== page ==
A question for the masses:
I own/occupy a 4Plex in Anchorage and am still trying to figure out how to talk to tenants - and what medium to use. In the lease I have with my tenants, we stipulate that each unit is authorized 2 vehicles per unit. The last week of August, one of my tenants bought an RV and parked it on the driveway (they already have a Hyundai and a jeep). Because they said they didn't have anywhere to store it and had a plan (they were just waiting for a spot to open up at the facility), I gave them a week to move it. I came back from a trip three weeks later, and it was still there. I knocked on their door and told them that I would have to have it towed if it wasn't moved by the next day. They moved it that night - just parked it down the street where it currently remains.
Fast forward to last Saturday - the same tenants purchase another vehicle! They park one of their original vehicles behind their RV down the street to respect the 2 car per unit policy. At 5:30 AM on Sunday, their car alarm goes off and wakes everyone in the cul-de-sac up. As we drive by it on our way to run errand later in the day, we find the back window had been shattered. We informed the tenants that their jeep had been broken into and let them know we could help if they needed anything. They brought the jeep back on the property, parked their new bronco behind it, and parked their Hyundai half on the pavement and half on the lawn.
My question is: how long should I wait before bringing it up? I don't want to be heartless - they just had a car broken into. But at the same time, none of this would have happened if they would have planned ahead and found storage for both the vehicles they knew they didn't have room for anyway. I have another unit filled by three siblings, and we told them they couldn't have a third car - so how long should I give these guys before bringing up that it needs to be moved without souring the rapport I have with these guys? And if/when I do - should that just be a face to face conversation or a formal notice that they were instructed to move their car?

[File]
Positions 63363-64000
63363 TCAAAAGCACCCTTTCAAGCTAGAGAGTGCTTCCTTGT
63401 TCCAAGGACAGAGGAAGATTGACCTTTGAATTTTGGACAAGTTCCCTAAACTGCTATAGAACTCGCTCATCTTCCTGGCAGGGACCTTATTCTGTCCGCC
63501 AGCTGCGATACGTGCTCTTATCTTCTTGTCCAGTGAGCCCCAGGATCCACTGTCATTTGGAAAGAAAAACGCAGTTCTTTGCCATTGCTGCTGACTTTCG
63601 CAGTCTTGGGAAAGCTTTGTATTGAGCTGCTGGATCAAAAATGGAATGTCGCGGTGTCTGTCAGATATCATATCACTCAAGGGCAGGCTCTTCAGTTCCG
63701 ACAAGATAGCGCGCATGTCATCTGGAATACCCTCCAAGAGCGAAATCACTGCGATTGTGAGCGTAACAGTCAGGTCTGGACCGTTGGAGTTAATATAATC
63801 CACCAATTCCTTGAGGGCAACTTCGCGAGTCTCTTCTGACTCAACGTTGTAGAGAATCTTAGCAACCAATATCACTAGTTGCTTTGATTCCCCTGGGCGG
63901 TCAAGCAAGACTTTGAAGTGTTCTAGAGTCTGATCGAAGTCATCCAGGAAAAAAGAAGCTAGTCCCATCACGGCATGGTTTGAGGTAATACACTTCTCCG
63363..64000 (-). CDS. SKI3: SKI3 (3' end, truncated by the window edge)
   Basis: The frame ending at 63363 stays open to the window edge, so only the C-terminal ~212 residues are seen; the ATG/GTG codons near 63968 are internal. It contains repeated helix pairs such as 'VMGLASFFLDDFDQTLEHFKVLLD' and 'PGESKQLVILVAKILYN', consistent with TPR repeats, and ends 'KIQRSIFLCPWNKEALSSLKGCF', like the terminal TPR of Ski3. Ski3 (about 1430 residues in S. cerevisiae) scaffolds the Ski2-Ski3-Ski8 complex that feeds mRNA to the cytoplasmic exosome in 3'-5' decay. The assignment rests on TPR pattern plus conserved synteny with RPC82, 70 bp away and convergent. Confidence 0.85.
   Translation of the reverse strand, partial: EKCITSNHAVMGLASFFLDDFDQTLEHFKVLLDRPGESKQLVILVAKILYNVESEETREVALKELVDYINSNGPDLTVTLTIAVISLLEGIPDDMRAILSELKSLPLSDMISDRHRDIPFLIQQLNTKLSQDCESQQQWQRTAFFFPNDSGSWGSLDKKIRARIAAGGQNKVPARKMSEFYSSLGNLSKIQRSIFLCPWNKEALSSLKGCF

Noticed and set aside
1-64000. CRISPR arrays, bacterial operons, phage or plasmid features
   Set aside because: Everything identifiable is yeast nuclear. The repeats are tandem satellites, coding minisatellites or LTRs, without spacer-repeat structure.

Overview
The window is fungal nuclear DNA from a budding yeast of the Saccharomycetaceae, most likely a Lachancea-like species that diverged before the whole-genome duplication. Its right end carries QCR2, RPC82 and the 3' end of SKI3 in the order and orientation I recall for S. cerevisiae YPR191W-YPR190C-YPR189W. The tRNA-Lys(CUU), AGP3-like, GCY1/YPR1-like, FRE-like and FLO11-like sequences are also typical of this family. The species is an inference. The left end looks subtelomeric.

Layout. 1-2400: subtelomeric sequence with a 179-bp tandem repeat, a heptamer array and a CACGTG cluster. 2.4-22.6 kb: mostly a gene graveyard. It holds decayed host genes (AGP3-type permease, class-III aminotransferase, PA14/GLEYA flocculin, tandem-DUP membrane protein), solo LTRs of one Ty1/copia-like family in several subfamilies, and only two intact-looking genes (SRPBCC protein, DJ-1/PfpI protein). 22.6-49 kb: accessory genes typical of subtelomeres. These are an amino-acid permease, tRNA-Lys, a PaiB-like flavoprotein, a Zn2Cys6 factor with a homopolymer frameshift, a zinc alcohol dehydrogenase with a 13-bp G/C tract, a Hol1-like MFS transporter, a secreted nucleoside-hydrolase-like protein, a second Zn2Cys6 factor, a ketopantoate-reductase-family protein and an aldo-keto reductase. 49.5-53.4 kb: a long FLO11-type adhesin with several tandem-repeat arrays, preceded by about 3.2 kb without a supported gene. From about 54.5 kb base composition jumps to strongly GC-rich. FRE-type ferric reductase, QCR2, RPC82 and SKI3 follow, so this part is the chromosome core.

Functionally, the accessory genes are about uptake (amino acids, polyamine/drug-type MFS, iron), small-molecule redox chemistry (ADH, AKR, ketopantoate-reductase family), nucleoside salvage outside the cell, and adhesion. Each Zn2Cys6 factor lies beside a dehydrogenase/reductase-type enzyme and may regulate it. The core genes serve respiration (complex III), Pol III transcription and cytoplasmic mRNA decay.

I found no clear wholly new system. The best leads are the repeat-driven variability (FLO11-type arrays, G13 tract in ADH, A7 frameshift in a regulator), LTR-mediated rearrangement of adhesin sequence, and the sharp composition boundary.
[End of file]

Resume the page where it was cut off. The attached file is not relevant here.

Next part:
Not making it easy on you are they! I'd say - firm but fair - if you have to. If you have more space - naturally share it - but sounds like it is tight. If they'll take advantage of your kindness here and now - they'll do it again on the interior of the building too. I'd say let them know where your line is (if it isn't changing or is...) - and hold it firm. Let them move along if need be - despite the short term pain it may feel like it is causing!
There is nothing heartless about it. They know the rules. You already had to remind them about it with the RV. Sure, that's a bummer their car got broken into. It might have happened no matter where they parked. Maybe they left something valuable in it. But even if the break-in was a result of it being the only car on the street, that still doesn't matter. I would give them one more verbal warning/reminder. And then post a Notice to Cure, if they don't comply.
Sounds like it is their issue to work through, why would it affect your relationship with them? You didn't break the window.
Their car getting broke in to is irrevellent to the situation . They are allowed 2 parking spaces . What you need to do is issue parking permits and make a sign , any car parked without a permit is towed . Then find a local tow company
Your only responsibility (and focus) is enforcing the lease. The rest is personal responsibility, police, and insurance.
Thanks for the advice everyone. I went ahead and addressed the issue - rather than jumping straight to a threat towards eviction with a notice to comply, I sent a simple text message first asking them to get the car off the grass, and to get the other vehicle moved within two weeks. The car was moved 30 minutes later and I came to find out they are selling their third vehicle anyway. They said if it wasn't sold by the date I specified they would find a new place to park it. Maybe new at this landlord thing, but I guess it boils down to simply not being afraid to just talk to tenants. Communication is the key to success!
Thanks again, I appreciate everyone's willingness to weigh in on the situation.